78. Peter Vos

Utrecht 1935 – 2010 Utrecht

Vogeldagboek (“Bird diary”), 1984

In 2013, a little over two years after the artist’s death, the Fondation Custodia and the Museum Het Rembrandthuis in Amsterdam staged the exhibition Peter Vos. Metamorfosen (“Peter Vos. Metamorphoses”), complete with a lengthy catalogue.1 Peter Vos’s fascination with transformations involving birds dovetailed with his love of birds and knowledge of ornithology. But above all he was a draughtsman of what the catalogue called “much that moves with wings”.2

And that is easy to feel in these two books of drawings that were recently acquired by the Fondation Custodia. The first is a bird diary (see cat. no. 78), as birdwatchers call it, a record of the birds spotted at a particular location and time. And for that purpose Peter Vos developed a system of drawing that distinguished between a bird that he had seen and one that he had only heard – and he also noted down “first seen, then heard” and “first heard, then seen”. He regularly went on birding excursions, for instance to the Camargue, Israel, the Dutch island of Terschelling and Spain.3 The locations in this particular diary were close to home: the Amsterdam Woods, Varik on the River Waal, the Zuidpier in Amsterdam, and also Artis Zoo. In between the notes written in a clearly legible hand and lists of bird species are drawings capturing the flight of a flock of birds and of bird behaviour seen from close at hand. He sometimes witnesses tragedies through his binoculars, like the time on 5 May 1984 when he sees a jay that has killed a young sparrow in the garden pecking bits of meat from its breast and laying “a long piece of intestine on the branch beside it”, while the mother sparrow nearby ‘alarms’ the neighbourhood. The event is recorded in a drawing. On 27 March of the same year he wrote: “At last hear a goldcrest singing again. Satisfaction of seekers, and find your suspicion confirmed”. He observes eagle owls in Artis Zoo on the afternoon of 10 February 1984: “The Ketupae sit calling with bulging crop. The white breast expanded to a sphere. Then cock leaps onto hen. Mating. The calling was dull, and much softer than that of the Malaysian oehoes two cages away.”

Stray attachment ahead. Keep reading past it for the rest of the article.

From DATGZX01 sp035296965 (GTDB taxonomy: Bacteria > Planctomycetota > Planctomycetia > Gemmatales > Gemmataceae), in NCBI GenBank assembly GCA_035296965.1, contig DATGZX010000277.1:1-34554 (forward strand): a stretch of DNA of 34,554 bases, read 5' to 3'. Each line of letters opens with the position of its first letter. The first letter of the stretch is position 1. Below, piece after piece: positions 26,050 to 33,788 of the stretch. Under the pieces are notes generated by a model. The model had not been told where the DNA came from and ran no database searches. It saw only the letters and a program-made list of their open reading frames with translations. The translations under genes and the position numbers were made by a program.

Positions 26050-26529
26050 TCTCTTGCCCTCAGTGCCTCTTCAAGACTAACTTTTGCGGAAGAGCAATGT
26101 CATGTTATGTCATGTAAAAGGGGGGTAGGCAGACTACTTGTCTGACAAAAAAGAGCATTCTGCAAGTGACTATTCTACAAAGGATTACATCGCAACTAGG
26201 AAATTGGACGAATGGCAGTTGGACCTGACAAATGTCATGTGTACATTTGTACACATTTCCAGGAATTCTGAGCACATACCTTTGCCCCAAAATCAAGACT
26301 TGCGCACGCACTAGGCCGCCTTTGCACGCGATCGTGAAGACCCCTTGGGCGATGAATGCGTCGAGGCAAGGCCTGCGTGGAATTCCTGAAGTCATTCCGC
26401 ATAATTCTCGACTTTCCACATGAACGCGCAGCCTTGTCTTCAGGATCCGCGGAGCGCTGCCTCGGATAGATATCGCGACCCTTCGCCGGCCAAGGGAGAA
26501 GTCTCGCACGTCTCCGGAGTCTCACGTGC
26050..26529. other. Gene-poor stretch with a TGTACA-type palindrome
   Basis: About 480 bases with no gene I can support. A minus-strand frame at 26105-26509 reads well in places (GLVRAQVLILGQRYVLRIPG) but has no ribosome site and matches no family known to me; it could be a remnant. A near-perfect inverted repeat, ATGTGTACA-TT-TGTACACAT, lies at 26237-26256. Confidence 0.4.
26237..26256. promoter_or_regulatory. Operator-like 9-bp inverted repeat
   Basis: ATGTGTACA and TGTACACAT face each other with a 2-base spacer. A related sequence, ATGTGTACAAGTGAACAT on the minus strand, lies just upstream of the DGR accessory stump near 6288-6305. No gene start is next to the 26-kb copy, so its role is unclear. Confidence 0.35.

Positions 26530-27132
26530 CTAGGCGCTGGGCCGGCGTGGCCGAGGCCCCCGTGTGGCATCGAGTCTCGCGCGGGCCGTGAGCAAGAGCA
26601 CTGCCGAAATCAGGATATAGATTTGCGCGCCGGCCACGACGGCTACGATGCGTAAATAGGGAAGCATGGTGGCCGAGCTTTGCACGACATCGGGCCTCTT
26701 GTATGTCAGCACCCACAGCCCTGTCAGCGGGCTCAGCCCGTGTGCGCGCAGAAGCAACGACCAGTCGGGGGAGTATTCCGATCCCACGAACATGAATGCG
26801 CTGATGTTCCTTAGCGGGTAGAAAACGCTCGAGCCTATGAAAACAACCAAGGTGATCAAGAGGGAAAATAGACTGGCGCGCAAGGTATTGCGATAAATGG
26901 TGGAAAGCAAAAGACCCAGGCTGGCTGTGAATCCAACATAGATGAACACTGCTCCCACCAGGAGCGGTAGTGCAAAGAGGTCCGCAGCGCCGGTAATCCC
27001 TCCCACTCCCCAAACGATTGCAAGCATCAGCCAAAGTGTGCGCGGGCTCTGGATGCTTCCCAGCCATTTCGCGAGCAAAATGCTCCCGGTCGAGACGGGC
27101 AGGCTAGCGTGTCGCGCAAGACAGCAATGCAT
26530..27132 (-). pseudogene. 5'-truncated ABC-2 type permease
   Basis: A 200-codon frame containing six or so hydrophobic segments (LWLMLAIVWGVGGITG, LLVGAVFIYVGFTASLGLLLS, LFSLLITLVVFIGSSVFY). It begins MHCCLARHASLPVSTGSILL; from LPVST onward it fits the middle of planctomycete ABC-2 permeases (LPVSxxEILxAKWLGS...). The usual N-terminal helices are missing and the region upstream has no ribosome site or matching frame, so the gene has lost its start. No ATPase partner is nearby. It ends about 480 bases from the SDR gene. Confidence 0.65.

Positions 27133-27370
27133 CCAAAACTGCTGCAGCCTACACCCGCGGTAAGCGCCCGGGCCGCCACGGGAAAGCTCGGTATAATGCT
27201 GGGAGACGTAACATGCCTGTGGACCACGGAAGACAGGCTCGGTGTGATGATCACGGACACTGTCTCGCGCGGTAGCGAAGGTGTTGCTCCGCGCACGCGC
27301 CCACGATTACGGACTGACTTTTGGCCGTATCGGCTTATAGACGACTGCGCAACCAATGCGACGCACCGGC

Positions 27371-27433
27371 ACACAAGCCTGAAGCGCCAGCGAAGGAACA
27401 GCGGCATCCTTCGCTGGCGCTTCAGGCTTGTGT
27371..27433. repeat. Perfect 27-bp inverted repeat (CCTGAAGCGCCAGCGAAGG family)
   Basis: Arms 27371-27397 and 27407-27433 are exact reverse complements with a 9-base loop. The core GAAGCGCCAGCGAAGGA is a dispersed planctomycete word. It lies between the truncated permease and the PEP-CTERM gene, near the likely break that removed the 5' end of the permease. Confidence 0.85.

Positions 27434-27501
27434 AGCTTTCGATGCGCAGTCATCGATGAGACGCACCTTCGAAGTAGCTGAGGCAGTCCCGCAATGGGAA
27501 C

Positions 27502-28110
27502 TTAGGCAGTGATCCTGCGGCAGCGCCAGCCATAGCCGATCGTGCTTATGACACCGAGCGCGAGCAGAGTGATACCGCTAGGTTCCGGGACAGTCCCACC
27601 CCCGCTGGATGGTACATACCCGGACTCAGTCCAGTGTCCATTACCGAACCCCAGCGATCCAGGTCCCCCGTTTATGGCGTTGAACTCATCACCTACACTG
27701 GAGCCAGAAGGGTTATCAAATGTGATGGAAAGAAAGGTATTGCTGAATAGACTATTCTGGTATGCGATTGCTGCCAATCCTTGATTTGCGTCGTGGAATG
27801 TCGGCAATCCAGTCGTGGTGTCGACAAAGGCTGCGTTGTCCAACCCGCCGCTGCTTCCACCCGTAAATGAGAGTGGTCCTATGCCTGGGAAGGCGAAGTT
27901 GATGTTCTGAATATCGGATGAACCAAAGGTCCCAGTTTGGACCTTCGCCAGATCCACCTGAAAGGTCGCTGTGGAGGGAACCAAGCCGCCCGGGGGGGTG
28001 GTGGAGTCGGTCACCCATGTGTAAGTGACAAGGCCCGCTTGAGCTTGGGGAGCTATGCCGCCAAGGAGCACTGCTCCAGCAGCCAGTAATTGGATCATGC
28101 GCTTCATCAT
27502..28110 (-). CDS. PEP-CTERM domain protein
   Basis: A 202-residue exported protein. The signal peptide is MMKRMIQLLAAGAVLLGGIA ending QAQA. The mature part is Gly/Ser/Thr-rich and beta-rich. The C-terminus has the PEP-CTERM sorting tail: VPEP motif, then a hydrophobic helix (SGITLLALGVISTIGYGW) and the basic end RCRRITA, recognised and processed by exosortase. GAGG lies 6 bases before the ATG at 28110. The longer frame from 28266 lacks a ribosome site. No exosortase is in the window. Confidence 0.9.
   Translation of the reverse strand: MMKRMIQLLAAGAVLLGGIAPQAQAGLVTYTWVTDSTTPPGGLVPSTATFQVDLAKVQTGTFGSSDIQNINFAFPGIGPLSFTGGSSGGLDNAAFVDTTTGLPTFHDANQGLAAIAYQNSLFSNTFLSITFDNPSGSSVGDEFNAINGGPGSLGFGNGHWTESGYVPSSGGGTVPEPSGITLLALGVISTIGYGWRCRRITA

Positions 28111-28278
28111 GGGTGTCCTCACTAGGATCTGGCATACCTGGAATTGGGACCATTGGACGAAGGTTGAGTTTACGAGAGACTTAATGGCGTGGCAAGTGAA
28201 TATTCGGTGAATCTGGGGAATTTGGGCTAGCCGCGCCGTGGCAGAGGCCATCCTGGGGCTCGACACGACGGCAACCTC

Peter Vos liked drawing on the broken white paper that was (and is) used for the publications of De Arbeiderspers, particularly for its Privé-domein series of diaries and correspondence. His friend Theo Sontrop (1931-2017) supplied him with dummies, some of them with a printed quire. The selection from Gustave Flaubert’s correspondence that was published under the title Haat is een deugd (“Hatred is a Virtue”) served for an undisputed landmark in Peter Vos’s drawn oeuvre: 333 vogels (“333 birds”) (see cat. no. 79). The drawings are dated 1980 and 1981, and the title page bears the date 1982, when the drawings had been completed. There are no corrections in this book, and it is also impossible to shift pages around in a stitched book. The result is absolutely breathtaking, and the book of drawings fits squarely within the tradition of the very best examples of the genre. The drawings are humourous, and original in their composition. The choice of the bird species is personal. It is a mixture of native birds and zoo-dwellers. The ability of the drawings to characterise the birds in a pure form compels admiration. It is also clear that all those years of keeping bird diaries and observing birds and their behaviour has led to something of a different order. The birds are not identified on the pages themselves, but there are plate numbers between the drawn pages that do give their Latin names, and the drawings are dated in spidery handwriting.